12:12 PM December 8, 2021
An east London police chief defended the values of the Met during a speech to university graduates reflecting on Sarah Everard’s murder.
Hackney and Tower Hamlets borough commander Detective Chief Superintendent Marcus Barnett admitted trust in the Met Police had taken a hit in recent months but remained resolutely proud to be an officer.
Det Chief Supt Barnett’s remarks came during a passionate speech delivered as he received an honorary doctorate in criminology from the University of East London.
“Police officers put themselves in harm’s way every day,” he said.
“They are protectors and they are first to respond to a life in crisis. We are on hand every second of every day.”
Speaking at a recent winter graduation ceremony in Newham, the borough commander passionately defended his colleagues’ sense of public duty.
“There’s no turning away from the challenges, always acting, always stepping forward often when others might retreat.”
– Credit: Mike Brooke
However, he admitted policing is not “an exact science”, but a job made up of ordinary people – some of whom “let us down”.
In September, serving Met officer Wayne Couzens was jailed for life for the kidnap, rape and murder of Ms Everard, a 33-year-old marketing executive from south London.
Det Chief Supt Barnett said: “Those horrendous events have rocked me and rocked many people in our organisation.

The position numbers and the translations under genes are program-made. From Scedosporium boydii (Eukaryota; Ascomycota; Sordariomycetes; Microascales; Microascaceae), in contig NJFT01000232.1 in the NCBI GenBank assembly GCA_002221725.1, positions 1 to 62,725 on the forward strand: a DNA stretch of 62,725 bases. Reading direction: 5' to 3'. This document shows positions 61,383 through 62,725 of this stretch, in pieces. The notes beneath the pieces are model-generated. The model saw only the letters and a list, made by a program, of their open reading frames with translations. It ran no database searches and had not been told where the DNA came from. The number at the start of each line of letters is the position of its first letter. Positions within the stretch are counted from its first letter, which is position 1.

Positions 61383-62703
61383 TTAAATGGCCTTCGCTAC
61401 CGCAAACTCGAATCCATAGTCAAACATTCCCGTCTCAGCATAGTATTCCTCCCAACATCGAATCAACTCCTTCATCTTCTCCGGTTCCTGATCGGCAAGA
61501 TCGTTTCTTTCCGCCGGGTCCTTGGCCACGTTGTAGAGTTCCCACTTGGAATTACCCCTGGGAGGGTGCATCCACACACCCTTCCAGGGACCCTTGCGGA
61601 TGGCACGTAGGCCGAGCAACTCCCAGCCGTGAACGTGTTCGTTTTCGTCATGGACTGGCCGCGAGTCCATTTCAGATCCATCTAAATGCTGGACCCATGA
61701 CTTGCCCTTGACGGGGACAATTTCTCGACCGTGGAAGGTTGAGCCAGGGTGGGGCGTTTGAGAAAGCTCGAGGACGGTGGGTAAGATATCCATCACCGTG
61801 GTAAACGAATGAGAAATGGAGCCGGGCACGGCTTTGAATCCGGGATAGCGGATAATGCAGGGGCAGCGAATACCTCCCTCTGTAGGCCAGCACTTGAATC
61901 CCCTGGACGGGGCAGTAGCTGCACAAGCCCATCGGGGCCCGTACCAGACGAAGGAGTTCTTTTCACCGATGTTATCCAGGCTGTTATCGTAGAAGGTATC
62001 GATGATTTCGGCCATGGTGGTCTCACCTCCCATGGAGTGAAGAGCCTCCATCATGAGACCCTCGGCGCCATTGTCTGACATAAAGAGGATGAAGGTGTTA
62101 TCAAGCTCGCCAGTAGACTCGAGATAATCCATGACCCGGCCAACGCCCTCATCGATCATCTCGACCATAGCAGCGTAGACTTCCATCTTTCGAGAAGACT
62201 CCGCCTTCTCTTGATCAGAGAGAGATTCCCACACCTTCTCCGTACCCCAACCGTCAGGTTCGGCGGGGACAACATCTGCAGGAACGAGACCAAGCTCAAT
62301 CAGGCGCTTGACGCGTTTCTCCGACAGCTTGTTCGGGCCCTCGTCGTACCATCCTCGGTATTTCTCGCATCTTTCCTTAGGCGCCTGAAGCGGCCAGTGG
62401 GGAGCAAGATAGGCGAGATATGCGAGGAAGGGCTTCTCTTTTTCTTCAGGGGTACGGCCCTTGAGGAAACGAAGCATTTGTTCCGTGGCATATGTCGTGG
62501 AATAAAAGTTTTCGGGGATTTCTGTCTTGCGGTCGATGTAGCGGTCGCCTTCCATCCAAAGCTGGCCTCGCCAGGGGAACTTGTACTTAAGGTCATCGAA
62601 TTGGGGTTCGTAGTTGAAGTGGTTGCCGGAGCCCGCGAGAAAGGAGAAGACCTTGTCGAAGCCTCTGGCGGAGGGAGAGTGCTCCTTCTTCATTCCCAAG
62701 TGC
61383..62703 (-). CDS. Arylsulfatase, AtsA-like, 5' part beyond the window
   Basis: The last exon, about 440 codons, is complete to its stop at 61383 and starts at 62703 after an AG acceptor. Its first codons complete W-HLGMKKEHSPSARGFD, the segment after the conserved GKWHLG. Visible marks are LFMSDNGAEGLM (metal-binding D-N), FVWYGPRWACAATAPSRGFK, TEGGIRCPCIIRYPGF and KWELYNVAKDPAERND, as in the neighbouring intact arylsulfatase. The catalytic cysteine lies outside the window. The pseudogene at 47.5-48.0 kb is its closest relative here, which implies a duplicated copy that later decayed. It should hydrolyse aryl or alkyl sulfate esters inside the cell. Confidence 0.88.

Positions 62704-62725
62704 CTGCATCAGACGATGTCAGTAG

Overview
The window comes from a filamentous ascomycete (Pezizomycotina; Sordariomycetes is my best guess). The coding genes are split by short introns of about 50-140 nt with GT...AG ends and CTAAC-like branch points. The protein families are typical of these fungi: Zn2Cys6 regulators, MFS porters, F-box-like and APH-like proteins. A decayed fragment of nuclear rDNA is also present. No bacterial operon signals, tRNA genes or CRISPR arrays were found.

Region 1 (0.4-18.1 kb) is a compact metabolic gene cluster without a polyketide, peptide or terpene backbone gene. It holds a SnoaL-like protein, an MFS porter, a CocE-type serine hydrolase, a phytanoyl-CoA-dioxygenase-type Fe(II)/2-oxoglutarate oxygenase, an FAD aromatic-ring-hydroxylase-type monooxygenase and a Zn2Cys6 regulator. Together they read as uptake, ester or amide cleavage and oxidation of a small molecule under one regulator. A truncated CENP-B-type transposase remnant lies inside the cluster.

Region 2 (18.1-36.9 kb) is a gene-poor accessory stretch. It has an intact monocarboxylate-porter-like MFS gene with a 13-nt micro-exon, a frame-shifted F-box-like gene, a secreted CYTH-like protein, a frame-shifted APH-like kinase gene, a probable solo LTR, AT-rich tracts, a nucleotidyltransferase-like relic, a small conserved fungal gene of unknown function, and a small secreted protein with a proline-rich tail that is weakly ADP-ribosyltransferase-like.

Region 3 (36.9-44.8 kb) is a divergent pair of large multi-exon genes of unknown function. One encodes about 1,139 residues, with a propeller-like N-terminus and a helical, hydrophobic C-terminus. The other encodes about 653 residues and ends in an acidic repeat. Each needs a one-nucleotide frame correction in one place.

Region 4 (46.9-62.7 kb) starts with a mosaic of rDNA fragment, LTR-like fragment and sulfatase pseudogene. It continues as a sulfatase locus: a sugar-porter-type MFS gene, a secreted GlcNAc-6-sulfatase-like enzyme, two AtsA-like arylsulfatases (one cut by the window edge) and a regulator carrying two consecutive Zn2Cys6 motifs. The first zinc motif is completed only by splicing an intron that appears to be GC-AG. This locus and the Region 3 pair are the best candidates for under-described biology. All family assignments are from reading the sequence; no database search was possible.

“And there’s no doubt that such events impact on the trust people have in us and we are clear that what happened was a massive diversion away from our values.”
Referring to values set out in 1829 by founder Sir Robert Peel, the borough commander added: “The police are the public and the public are the police.
“The role of policing is just one element of society and our community safety is in all of our interests.
“Arguably it has never been more important for communities to come together, to connect and be cohesive.”
During his speech, Det Chief Supt Barnett recounted a career in which he has tackled criminal drugs gangs, planned security for the 2012 Olympics and championed equality and diversity in the Met.
He added: “Being the (Central East) BCU Commander is the greatest of all my jobs – no doubt – and being back serving communities and leading the next generation of policing is a joy and where I want to be.”